Mumbai: In a recent report, research firm IHS revealed that the iPhone SE, which will retail at Rs 39,000 in India starting April 8, costs only Rs 10,700 ($160) to manufacture.
A teardown of the smartphone under the supervision of Senior Director of Cost Benchmarking services at the firm, Andrew Rassweiler, showed that the 16GB variant of the device is purposely priced at Rs 39,000 to encourage customers to buy the higher 64GB variant.
According to Rassweiler, the new iPhone SE is an amalgamation of the iPhone 5S, iPhone 6, and the 6S merged into a compact body.
“The iPhone SE represents an amalgamation of three iPhone generations -- iPhone 5s, iPhone 6 and iPhone 6s–rolled into something altogether new,” said Rassweiler. “Despite its physical resemblance to the iPhone 5s, the resulting product is far superior. In fact, the only significant tradeoffs a consumer would make with the iPhone SE against the iPhone 6s is smaller size and lower screen resolution,” he added.
He also pointed out the 16GB version of the new smaller iPhone is the company’s attempt to get consumers on the “lower rung” of the Apple-product ladder; however, their main focus is on selling the 64GB variant.
According to the firm, Apple approximately makes an incremental profit of Rs 6,000 for each iPhone SE 64GB as compared to the 16GB model.
“Apple is willing to drop its gross margin on the low end to induce sales–though it is likely counting on many consumers upgrading to the more profitable 64 gigabyte SE model,” said Wayne Lam, principal analyst, mobile devices and networks, IHS Technology.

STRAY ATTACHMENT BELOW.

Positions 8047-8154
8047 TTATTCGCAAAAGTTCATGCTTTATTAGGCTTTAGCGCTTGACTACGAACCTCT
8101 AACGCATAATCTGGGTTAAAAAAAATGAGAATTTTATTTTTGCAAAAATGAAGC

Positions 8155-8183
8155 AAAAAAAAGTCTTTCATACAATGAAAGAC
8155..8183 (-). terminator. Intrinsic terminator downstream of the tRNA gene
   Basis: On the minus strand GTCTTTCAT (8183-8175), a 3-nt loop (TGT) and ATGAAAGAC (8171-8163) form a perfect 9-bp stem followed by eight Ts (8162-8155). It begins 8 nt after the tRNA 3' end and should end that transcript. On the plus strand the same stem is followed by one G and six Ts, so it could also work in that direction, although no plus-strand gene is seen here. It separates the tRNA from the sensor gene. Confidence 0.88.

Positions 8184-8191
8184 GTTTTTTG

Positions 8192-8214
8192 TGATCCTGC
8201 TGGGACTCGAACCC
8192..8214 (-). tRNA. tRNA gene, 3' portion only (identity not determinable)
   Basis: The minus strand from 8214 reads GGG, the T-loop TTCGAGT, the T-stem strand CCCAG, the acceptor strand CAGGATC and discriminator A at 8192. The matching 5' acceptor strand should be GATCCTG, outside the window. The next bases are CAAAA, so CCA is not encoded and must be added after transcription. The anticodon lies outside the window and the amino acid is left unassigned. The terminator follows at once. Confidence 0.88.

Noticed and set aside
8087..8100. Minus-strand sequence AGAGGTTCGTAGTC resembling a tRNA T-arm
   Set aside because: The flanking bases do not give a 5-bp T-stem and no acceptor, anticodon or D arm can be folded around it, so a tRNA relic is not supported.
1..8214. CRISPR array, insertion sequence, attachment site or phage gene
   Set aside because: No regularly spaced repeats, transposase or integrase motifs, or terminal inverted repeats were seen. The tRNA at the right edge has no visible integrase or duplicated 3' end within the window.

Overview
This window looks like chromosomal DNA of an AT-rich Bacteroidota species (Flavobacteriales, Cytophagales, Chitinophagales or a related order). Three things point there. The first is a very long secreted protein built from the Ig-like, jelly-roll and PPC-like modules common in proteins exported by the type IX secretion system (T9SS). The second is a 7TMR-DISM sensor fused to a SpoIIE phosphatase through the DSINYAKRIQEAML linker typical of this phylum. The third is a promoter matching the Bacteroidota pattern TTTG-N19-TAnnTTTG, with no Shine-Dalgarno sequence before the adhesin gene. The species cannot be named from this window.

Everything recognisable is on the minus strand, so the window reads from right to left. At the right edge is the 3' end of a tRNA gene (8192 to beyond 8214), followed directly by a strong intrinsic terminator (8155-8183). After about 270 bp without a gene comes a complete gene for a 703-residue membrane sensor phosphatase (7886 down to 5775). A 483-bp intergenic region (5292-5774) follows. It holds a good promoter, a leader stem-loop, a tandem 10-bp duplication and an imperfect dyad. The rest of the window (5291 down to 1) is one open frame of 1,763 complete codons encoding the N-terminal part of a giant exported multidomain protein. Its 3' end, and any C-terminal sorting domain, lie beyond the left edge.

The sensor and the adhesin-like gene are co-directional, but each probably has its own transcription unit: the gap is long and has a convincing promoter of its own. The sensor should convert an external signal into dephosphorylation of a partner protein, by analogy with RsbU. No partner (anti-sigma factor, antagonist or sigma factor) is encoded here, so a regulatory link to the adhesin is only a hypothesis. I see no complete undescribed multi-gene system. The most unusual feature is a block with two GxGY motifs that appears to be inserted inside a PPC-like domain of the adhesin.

“When the profit machine that is Apple capitulates to the market forces of a maturing industry, it shows its tacit acknowledgement that even it is not immune to the dynamics of the global smartphone slowdown,” he added.
The IHS teardown also revealed that the falling component costs keeps “Apple’s profit engine purring”.
The report explained that one of the costliest subsystems in the iPhone SE is its 4-inch Corning Gorilla Glass Display with integrated, in-cell touch sensing. However, the 20 dollar BOM cost is less than half the cost of the same one used in the 2013 iPhone 5S.
“Pricing is a moving target, and Apple improves its margins on its products over time,” Rassweiler said. “Whatever the margin is on a display or other subsystem today, it will always be better in a year or two, as component costs decline,” he said.
Last but not the least, IHS also found out that on an average, 40 per cent of iPhone displays are sourced from Japan Display, 35 percent from LG Display, and 25 percent from Sharp.
“Because the iPhone display is difficult to manufacture, Apple has qualified three suppliers to ensure an adequate and ongoing supply,” said David Hsieh, senior director, displays, IHS Technology.